"A proper poutine is to DIE for"

If you haven’t seen Kim’s Convenience yet, you should be ashamed of yourself. Films and TV shows including Crazy Rich Asians, Searching, Fresh Off The Boat, and Disney’s upcoming Mulan live-action remake are all making strides for the global Asian community. However, one TV series that goes above and beyond in terms of representation and entertainment is Canadian comedy Kim’s Convenience. 

When Resonate writer Janine Palencia reviewed Kim’s Convenience back in 2016, the show had just surfaced in Canada and seemed to fly under the radar. In her review, Palencia praised the show saying, “the writing is witty in an understated way, and the lead characters are instantly likeable.” Palencia also noted that “although the story is about a Korean family, it is targeted towards a culturally-diverse Canadian audience.”

Unbeknownst to Palencia at the time, but Kim’s Convenience would not only go on to be well adored by “a culturally-diverse Canadian audience,” but it would also go on to be well received internationally. Having won a variety of awards including the Canadian Screen Award for Best Achievement in Casting, Bell Media Award for Best Comedy Program or Series and ACTRA Award for Members’ Choice Series Ensemble Award, the Canadian TV show gained traction extremely quickly.

After what felt like an arduous wait by fans around the world, Netflix finally launched all seasons of the show in 2018. Now, Kim’s Convenience is even more accessible than OG Fresh Off The Boat.

To commemorate the success of Kim’s Convenience, which is now filming its fourth season, Resonate asked its readers to submit questions to Simu Liu, who stars as Jung Kim on the show.

Q: What has been your best memory of being on the show?

SL: I’ll never forget the scene I did with Appa in the hospital room in Season 1; in many ways it led to a breakthrough in my own life in which I realized how much my parents had sacrificed in order to ensure that I never felt like I had less than anyone else growing up. Both Paul and I could barely hold in our tears while filming the scene; I think it meant a great deal to both of us that we get it right.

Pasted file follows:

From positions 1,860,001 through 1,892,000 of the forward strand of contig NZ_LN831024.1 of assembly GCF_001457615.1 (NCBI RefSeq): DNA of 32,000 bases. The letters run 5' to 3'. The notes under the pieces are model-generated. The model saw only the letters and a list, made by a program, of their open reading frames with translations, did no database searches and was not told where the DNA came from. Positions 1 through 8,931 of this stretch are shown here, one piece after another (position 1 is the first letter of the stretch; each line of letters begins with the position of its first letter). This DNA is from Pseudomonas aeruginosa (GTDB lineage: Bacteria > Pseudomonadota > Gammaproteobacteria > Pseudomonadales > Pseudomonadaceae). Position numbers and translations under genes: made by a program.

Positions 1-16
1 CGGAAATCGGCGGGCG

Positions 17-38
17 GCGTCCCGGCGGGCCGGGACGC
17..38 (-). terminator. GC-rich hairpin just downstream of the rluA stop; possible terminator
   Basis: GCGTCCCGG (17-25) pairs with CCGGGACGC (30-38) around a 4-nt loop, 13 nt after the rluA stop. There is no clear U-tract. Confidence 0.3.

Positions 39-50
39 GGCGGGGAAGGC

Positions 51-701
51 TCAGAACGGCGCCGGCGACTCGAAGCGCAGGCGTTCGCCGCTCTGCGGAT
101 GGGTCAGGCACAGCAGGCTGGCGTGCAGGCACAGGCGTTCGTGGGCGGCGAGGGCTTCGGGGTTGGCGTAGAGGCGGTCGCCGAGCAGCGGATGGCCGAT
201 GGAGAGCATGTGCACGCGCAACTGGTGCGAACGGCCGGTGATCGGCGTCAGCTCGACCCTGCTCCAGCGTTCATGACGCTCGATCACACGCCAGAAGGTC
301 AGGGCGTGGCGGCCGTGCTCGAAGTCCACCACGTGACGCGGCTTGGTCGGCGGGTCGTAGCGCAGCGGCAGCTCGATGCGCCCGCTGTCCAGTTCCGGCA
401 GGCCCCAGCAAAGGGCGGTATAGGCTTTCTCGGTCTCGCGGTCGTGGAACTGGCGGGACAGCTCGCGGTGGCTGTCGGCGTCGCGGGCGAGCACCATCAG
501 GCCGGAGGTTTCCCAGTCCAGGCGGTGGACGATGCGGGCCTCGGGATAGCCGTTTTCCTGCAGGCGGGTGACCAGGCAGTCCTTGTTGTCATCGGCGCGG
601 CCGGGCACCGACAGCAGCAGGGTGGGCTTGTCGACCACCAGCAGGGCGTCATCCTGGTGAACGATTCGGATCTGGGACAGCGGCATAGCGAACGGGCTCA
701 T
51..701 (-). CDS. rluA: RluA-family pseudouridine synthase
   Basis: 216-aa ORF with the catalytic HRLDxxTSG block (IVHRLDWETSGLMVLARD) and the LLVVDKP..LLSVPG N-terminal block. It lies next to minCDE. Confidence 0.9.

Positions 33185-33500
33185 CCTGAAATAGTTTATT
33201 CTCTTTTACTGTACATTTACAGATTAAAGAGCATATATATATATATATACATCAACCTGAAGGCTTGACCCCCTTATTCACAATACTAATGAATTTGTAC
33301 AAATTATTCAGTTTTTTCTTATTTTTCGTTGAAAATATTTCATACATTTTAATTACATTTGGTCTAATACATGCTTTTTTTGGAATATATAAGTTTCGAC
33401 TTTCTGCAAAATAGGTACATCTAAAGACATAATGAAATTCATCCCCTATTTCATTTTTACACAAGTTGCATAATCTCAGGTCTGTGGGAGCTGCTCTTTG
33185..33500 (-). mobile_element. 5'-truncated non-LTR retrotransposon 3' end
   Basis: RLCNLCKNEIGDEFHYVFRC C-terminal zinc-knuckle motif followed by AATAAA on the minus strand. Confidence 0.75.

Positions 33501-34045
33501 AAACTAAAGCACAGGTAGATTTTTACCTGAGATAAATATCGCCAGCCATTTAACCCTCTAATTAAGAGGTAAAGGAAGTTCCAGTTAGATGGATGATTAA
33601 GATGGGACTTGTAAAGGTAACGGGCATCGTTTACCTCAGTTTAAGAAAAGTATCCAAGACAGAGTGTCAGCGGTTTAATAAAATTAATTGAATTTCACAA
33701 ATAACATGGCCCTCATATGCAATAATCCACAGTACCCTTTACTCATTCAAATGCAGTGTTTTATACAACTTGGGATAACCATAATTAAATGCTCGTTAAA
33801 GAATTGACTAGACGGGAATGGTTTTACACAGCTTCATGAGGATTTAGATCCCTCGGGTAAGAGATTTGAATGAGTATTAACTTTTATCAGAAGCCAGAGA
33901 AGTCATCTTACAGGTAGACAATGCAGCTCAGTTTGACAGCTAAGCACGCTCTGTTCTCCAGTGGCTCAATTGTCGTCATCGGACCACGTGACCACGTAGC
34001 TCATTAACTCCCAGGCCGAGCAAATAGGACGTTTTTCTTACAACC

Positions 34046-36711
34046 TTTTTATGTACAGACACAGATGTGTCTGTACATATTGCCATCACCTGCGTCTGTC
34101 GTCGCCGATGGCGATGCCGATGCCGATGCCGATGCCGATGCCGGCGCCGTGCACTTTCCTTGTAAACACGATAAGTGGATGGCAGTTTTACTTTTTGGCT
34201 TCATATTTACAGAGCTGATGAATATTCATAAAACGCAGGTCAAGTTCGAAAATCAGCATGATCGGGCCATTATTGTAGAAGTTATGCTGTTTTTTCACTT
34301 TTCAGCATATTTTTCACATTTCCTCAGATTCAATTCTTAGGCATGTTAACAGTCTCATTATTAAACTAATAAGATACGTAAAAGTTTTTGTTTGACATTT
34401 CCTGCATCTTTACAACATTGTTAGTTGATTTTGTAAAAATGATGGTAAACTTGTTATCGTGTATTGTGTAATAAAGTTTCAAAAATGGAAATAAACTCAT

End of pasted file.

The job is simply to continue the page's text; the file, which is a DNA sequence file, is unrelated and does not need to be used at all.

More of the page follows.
Q: Why is it important for Asian Americans to be represented on TV and movies?

SL: No-brainer here but the more we are represented in culture (media, politics, art) the more we are made to feel that we belong. When you grow up not seeing yourself running for office, or delivering the news, or acting in your favourite films, you don’t feel like you’re a part of the world around you.

Q: Tell us about the projects you have coming up.

SL: I’m writing a book about the story of my family spanning my parents childhood through to my life in Canada, developing a longform project through my production company 4:12 Entertainment, travelling across North America (maybe the UK one day!) to speak to students about pursuing passions and embracing their greatness, and of course shooting the fourth season of Kim’s Convenience. There’s more, but I can’t reveal it yet so you’ll have to stay tuned!

Q: What is your favourite Korean dish?